The appellant offers an interpretation of the Plan's interest restriction that, like that of the Joneses, would result in a rapid depletion of the Trust's assets, thereby jeopardizing the possibility of any payment to any claimant. Two harmful results seem likely to follow from the appellant's proffered interpretation. First, the ultimate purpose of the Plan--to provide a pool of money from which all existing and future claimants can obtain their money damages--would be frustrated. Given the Trust's current lack of funds, known claimants are currently unable to obtain payment on their judgments. Were interest to accrue on any outstanding judgments, the Trust's need for refunding would further outpace its ability to obtain cash. Second, the appellant's interpretation would encourage plaintiffs in such cases to go to trial, because any award issued and entered by a court would be entitled to interest. The Plan prohibits the award of interest to claimants who settle their claims. This result would frustrate the Trust Agreement's preference to compensate claimants with, "settlement to be preferred over arbitration, arbitration to be preferred over resort the tort system, and fair and efficient resolution of claims to be preferred over all else." Trust Agreement § 2.02.
The federal rules of civil procedure distinguish between issuance and entry of judgment in a manner that offers sound guidance in the interpretation of the disputed phrase. Rule 58 requires that a judgment be entered by a separate document at the termination of a case. Fed.R.Civ.P. 58. Thus, there is a differentiation between the issuance of an order discussing and disposing of all the issues in a given case and the entry of judgment terminating the case. Stamatakis Indus. v. J. Walter Thompson, 944 F.2d 382, 383 (7th Cir.1991); Farr v. Gruber, 950 F.2d 399, 400 (7th Cir.1991). The Plan's definition of a Final Order reflects this distinction, providing that final orders are those issued and entered by a court. See Exhibit A to the Plan. The Plan's exception allowing interest for Liquidated AH Claims resulting from a Final Order after the Filing Date thus covers that narrow class of cases where an order disposed of a claim prior to the Filing Date but the judgment was not entered until after the Filing Date. This interpretation accounts for any post-trial motions that resulted in a delay between issuance of an order and entry of judgment in any such case. This reading of the disputed phrase complements the Plan's design to restrict the payment of interest on any post-Filing Date Liquidated AH Claims.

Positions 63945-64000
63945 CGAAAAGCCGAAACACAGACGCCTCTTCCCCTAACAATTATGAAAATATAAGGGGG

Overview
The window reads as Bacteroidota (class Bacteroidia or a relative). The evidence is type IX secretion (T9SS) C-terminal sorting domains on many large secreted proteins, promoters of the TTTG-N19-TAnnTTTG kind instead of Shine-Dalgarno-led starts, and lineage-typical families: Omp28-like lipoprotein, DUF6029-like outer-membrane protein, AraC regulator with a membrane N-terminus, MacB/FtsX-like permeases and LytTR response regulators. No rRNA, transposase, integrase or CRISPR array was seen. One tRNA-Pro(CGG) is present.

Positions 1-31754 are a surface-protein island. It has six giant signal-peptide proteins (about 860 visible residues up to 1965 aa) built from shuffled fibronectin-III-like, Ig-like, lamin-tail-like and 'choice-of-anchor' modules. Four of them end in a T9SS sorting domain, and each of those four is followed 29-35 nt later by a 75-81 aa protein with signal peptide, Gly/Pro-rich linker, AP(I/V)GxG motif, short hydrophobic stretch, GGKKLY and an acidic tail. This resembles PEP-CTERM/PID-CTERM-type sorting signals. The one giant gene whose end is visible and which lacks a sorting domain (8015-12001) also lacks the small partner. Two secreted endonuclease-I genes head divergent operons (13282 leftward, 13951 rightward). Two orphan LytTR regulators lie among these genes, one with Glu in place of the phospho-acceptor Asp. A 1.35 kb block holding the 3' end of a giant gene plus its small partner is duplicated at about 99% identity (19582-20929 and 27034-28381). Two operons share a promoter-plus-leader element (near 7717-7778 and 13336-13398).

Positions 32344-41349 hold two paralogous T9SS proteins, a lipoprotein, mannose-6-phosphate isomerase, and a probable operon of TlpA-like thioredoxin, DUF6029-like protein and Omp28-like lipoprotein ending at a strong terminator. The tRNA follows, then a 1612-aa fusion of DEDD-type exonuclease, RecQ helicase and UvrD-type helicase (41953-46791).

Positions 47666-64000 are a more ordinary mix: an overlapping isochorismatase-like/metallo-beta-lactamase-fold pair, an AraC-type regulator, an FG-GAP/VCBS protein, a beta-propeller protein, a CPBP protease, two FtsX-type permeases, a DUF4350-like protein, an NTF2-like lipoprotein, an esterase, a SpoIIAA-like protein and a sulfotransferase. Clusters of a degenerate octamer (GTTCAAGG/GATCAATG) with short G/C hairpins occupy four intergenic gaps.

The interpretation posited by the appellant would surely swallow the Plan's general restriction against the award of interest on damage awards for asbestos-related injuries. Such a reading would also frustrate the intent of the Trust--to provide for the efficient resolution of claims and to ensure that funds are available to satisfy all those claims. Based on the purpose of the bankruptcy reorganization plan, as well as the mandate of the Trust, its plain language, and its current fiscal status, the district court's ruling prohibiting accrual of interest on the appellant's judgment is